When it comes to playing the bad guy, Jason Isaacs is very, very good. He portrayed troublemakers in 1996's Dragonheart and in 1998's Soldier, but he really got moviegoers hating him as the red-coated sadist Colonel Tavington in last summer's The Patriot. Can he top that villainy? Actually, he doesn't want to. "You can't be typecast-- you're only cast if you accept the jobs," says the 37-year-old, who has chosen to appear next in much lighter fare as Charlize Theron's cross-dressing best friend in Sweet November, which also stars Keanu Reeves.
Q: Why are you Brits so often typecast as the heavy?
A: There are a few of us--Jeremy Irons, Alan Rickman, Gary Oldman, Tim Roth and now me. But, if you look at our resumes, there are all kinds of characters there. It's not that we get typecast as the villains--it's that people notice the villains when we play them because we like to chew up the scenery.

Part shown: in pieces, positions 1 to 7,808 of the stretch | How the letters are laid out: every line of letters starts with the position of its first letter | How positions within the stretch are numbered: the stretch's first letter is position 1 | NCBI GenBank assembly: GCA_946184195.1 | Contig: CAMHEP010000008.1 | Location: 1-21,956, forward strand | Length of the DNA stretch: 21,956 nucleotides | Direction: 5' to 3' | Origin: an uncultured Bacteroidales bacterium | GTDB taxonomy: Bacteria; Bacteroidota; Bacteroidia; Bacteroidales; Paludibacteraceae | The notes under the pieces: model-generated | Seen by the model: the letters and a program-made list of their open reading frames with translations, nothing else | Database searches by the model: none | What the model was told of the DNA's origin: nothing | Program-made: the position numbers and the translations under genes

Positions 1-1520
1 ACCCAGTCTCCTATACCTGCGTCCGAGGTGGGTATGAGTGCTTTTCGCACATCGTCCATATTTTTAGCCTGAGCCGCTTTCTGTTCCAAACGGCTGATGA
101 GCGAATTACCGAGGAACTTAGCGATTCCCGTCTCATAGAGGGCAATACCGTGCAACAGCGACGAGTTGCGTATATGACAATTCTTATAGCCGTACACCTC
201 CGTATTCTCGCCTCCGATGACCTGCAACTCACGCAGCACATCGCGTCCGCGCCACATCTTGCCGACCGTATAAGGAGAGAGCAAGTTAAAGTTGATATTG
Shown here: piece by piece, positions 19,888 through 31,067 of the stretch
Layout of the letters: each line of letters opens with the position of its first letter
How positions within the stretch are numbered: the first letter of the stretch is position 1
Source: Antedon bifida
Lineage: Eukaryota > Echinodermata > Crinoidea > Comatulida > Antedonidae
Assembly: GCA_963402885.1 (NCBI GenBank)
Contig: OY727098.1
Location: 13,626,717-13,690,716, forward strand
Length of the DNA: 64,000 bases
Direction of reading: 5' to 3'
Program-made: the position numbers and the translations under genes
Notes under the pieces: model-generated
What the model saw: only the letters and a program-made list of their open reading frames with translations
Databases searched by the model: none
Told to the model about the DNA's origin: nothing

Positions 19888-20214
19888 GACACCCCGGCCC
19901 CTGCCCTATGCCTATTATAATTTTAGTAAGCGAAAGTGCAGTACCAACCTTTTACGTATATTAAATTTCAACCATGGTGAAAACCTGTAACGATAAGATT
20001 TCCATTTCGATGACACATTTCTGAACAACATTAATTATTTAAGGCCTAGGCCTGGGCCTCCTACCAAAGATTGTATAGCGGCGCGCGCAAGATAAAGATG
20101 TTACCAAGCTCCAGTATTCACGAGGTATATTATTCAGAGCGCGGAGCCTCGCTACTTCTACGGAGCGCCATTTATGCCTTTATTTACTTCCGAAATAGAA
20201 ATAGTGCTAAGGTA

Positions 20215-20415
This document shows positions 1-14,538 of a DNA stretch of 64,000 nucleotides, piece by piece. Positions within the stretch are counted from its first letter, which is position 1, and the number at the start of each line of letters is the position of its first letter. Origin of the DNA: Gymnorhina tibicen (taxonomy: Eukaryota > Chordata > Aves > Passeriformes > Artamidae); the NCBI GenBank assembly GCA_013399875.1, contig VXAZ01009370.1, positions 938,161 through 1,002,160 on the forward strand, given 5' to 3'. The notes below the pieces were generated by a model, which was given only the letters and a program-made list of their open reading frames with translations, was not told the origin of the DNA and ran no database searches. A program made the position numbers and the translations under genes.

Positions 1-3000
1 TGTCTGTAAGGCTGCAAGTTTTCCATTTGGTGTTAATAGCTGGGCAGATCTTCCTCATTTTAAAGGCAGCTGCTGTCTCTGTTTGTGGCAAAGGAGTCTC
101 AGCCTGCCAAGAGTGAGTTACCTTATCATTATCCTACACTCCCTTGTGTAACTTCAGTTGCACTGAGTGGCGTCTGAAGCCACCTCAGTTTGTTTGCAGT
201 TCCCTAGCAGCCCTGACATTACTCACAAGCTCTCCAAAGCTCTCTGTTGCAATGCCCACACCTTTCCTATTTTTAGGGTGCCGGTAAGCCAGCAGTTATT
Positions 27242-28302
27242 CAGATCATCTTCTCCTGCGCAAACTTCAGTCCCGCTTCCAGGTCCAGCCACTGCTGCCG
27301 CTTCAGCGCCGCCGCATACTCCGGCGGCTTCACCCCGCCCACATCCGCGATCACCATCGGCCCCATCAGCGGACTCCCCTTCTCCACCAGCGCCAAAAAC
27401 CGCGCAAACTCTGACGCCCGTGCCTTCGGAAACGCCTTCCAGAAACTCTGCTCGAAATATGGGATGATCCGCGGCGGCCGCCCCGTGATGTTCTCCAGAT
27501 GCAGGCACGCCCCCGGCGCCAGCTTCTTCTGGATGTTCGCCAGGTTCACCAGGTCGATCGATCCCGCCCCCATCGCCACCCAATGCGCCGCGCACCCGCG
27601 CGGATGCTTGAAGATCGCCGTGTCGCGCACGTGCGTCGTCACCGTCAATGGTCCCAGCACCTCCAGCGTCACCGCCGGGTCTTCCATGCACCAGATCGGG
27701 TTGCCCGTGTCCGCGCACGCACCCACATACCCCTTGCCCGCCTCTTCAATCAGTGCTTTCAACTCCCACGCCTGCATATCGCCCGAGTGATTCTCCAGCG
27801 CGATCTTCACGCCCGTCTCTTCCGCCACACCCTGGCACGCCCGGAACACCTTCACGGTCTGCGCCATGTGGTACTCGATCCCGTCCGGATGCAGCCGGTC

Q: Why did you choose the role in Sweet November?
A: Having played a big tough guy in The Patriot, it was a fantastic contrast to go to San Francisco and put on a dress.
Q: Had you ever done drag before?
A: No. I thought I looked quite sexy, but my girlfriend found me completely repulsive. Then everybody told me I looked like a truck driver in a dress.
Q: Having starred with Mel Gibson, you're now in a film with Keanu Reeves. How do they compare?
A: They have one thing--and only one thing--in common: they are both smart enough to understand that they're only as good as the other people on the screen.
Q: Are you really "a cringing, neurotic mess" as you've described yourself?
A: One of the reasons playing strong characters onscreen comes relatively easily to me is that I'm the exact opposite of that. I've never been a confrontational person--I'm very safe and sane and driven by fear. That's why it's nice to play all these lunatics.
Q: The Patriot was a real showcase for you. Do people recognize you more now?
A: Not unless I'm on a horse.